If you know, you know. No, this is not a, “I found my soulmate and I am getting married,” column. I am talking about migraines. If you have migraines, you know that they are no joke.
Migraines run in my family. My aunts, cousins and more have been hospitalized over our debilitating migraines on multiple occasions. As a joke on my mother’s side of the family, we call the migraines the “Baire Family Curse.” So, let’s get something straight at the top: migraines are not headaches. I woke up on Tuesday morning with a headache. I took some ibuprofen to no avail, one of the sure signs that I am going to be in “migraine survival mode,” as I call it, for a few days.
The longer my migraine goes, the more of a monster it becomes. By the end of the work day, I was having a hard time looking at my computer screen, sounds made me flinch and nausea had set in.
According to the U.S. National Library of Medicine, “Migraines are a recurring type of headache. They cause moderate to severe pain that is throbbing or pulsing. The pain is often on one side of your head. You may also have other symptoms, such as nausea and weakness. You may be sensitive to light and sound.”
Ding, ding, ding! I have had plenty of headaches in my life, but my migraine pain is like a throbbing burning behind my left eye. When it gets worse, it spreads further. I woke up for work on Wednesday morning and my vision had blurred. I rubbed my eyes in my half-awake state and realized that my migraine had evolved to something I (thankfully) seldom suffer: an Ocular Migraine.
According to the American Migraine Foundation, “Ocular Migraine is a term that has been used to refer to a number of migraine subtypes that are characterized by a variety of visual disturbances including visual loss, blind spots, zig-zag lines, or seeing stars.”
The first time I had an Ocular Migraine was in 2013. I was nineteen in my finals week of my second semester of college. I remember it so vividly because it was so terrifying. In addition to the finals week stress, I had just switched majors which had been near impossible with Marshall University’s decision to combine the two schools I was trying to switch between. I was nineteen and under more stress than I had ever been before. I would kill for that amount of stress now, but hindsight is 20/20, right? Now, back to the first day I lost my vision for a few hours.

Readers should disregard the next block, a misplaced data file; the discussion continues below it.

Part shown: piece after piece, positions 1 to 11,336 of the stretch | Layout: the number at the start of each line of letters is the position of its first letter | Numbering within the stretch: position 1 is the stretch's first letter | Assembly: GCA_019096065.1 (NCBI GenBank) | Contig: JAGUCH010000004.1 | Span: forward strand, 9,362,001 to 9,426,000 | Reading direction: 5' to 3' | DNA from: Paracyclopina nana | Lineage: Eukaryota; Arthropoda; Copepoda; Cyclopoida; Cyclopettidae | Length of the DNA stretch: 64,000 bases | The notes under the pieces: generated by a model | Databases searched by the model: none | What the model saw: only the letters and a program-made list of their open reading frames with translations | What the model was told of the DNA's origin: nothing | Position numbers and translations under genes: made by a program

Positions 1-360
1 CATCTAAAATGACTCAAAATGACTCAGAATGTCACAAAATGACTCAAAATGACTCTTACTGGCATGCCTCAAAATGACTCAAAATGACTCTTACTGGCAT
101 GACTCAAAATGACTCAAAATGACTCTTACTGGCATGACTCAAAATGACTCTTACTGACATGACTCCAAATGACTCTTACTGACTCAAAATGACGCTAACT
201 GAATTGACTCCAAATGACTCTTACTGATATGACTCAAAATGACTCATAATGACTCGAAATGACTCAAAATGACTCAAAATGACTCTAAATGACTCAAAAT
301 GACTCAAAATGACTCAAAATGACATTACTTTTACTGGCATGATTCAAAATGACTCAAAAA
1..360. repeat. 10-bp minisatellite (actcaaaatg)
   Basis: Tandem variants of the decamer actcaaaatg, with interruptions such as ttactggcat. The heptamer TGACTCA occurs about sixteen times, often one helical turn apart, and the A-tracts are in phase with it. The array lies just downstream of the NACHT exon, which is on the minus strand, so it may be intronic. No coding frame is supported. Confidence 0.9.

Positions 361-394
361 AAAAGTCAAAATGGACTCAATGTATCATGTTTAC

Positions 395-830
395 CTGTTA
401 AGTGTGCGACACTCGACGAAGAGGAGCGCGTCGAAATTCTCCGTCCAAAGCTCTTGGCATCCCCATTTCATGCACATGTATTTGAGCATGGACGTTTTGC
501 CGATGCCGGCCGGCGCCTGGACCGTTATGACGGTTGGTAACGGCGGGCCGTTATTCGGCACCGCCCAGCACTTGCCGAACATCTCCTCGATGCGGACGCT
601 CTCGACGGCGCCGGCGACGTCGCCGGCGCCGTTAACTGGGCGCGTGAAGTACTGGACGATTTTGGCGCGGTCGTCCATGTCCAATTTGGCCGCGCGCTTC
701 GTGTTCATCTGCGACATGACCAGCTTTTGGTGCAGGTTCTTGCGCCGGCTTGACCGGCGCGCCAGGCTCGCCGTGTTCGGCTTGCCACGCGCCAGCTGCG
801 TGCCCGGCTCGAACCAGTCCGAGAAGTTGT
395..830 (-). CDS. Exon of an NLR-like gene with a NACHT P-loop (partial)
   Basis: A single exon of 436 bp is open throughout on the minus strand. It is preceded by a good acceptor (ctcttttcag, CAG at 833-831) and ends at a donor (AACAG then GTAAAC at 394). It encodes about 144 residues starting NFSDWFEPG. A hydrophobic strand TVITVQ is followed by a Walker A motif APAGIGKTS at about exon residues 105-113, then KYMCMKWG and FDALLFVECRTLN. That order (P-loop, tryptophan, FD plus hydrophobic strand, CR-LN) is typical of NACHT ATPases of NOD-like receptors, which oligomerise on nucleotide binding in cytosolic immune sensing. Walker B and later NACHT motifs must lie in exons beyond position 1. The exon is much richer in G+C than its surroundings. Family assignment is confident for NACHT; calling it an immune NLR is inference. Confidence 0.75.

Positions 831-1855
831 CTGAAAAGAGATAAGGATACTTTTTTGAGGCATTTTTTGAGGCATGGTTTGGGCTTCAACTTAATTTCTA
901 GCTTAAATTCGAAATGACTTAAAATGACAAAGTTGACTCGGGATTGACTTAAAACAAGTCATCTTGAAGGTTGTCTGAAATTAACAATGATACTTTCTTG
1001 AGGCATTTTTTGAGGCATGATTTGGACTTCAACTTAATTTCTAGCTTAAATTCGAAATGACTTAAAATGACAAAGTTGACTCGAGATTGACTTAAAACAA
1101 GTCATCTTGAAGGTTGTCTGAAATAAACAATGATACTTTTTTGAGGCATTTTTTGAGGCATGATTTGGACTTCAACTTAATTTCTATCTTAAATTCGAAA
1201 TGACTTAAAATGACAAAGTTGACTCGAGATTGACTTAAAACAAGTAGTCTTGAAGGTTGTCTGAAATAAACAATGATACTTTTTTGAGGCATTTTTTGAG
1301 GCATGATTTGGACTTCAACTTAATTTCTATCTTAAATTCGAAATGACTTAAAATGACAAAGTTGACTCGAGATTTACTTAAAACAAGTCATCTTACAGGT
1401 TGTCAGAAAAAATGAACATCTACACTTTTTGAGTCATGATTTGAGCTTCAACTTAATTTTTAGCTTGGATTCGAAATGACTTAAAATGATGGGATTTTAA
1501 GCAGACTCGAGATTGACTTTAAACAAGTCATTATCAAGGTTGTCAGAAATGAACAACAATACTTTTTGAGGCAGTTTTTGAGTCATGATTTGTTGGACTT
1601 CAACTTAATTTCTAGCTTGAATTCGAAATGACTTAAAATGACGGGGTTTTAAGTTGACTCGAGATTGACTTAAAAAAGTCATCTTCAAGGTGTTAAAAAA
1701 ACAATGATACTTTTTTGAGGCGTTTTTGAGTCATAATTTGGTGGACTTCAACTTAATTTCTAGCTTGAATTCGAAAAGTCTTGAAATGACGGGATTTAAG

I was sitting in an art critique final on about two hours of sleep. I had a headache that I could feel turning into a migraine and couldn’t wait to nap before I packed up my dorm room for the summer. Suddenly, my vision started blurring and shimmering at the edges and I felt like I was going to vomit. I ran to the restroom and by the time I got there, I collapsed on the floor. It felt like someone was shoving a hot iron cattle prod through the back of my skull. My vision slowly closed into a small dot and then, was gone. I could vaguely see some of the brighter lights in the restroom but nothing else. Literal blinding pain had overtaken me. I remember feeling around on the bathroom floor for my phone and using “Siri” to text my best friend in class and beg her for help. She half-carried me to her car to go to the ER. I was diagnosed with my first ever “Ocular Migraine attack.” As I calmed down my vision came back in a matter of hours. I still cannot help but think what would have happened if I hadn’t been in class with a friend nearby...what if I had been driving? Luckily this has only happened to me a handful of times since and I can always feel it coming and do my best to make it to a cold, dark room to ride it out.
So, when I woke up this week on Wednesday morning with my vision still blurring and a dull stabbing in the back of my skull, I laid back down with a lavender pillow over my eyes and breathed deeply. Slowly, I felt the tension and stabbing pain in the back of my head subside and was able to go to work a half day, with some help from Beagle Ridge Herb Farm’s migraine balm. I still feared the Ocular Migraine attack for most of the day. Thursday, I woke up with the same blurry, shimmering vision and the stabbing pain had increased. I immediately texted my editor, Samantha Perry and told her that I needed a day to rest my head. She was of course, kind and gracious and wished me well. I spent yesterday in bed, in the dark, with the lavender eye pillow. Today, the pain in my head is still throbbing and burning, but it is manageable.
This week, I am grateful that I knew how to take care of myself and had the ability to do so. I am not that scared nineteen-year-old in the bathroom floor of Smith Hall anymore. Headaches and migraines will be a part of my life and I’ve accepted that, but if anyone ever tells you they are canceling plans over a migraine, hopefully, my story of pain and fear might inspire you to offer help, as my friends have this week. Thanks guys, another “migraine survival week” has passed.
— Contact Emily Rice at firstname.lastname@example.org and follow her on Twitter @BDTrice